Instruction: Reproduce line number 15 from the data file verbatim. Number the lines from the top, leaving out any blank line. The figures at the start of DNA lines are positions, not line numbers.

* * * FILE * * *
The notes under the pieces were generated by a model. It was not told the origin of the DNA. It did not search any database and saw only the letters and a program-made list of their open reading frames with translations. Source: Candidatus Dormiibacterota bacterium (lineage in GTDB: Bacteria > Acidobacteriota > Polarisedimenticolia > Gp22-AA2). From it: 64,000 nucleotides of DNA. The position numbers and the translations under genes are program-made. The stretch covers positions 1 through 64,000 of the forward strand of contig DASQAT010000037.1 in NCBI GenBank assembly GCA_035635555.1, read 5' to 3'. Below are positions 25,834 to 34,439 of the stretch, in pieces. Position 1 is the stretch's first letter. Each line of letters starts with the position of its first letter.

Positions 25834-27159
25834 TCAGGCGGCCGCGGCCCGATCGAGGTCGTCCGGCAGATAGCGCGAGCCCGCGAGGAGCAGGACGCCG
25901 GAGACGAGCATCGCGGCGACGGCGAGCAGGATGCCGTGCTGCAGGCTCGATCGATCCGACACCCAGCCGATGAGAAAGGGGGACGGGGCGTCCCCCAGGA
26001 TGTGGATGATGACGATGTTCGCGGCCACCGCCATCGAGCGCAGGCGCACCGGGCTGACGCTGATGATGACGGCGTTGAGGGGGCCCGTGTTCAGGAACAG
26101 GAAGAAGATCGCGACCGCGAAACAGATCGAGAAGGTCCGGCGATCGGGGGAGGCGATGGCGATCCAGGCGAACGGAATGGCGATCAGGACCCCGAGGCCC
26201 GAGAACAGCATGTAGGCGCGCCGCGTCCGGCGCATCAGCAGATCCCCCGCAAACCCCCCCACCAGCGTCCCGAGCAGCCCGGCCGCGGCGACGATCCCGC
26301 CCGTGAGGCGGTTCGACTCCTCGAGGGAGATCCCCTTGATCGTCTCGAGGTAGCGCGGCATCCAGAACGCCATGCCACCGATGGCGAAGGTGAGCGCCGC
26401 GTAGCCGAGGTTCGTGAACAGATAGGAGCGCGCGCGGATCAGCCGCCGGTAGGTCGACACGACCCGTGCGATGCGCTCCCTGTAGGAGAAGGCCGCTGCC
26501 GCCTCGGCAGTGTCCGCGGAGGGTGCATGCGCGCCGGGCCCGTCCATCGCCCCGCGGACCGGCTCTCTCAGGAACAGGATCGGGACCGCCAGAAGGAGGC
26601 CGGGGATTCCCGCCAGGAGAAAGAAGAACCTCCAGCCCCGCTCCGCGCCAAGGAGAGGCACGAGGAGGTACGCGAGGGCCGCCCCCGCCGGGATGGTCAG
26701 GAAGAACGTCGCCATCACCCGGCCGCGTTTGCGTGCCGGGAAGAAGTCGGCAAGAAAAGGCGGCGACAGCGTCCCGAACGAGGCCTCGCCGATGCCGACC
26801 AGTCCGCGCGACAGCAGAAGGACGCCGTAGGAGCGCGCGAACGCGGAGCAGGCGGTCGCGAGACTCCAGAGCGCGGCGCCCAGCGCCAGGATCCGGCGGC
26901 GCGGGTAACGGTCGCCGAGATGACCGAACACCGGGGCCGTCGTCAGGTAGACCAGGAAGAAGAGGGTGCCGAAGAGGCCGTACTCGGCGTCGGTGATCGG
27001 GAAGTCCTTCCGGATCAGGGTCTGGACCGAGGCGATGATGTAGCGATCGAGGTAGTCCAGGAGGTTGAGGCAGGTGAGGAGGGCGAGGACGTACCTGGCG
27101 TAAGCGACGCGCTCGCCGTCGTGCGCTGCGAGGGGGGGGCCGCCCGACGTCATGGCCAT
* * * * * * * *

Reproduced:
27001 GAAGTCCTTCCGGATCAGGGTCTGGACCGAGGCGATGATGTAGCGATCGAGGTAGTCCAGGAGGTTGAGGCAGGTGAGGAGGGCGAGGACGTACCTGGCG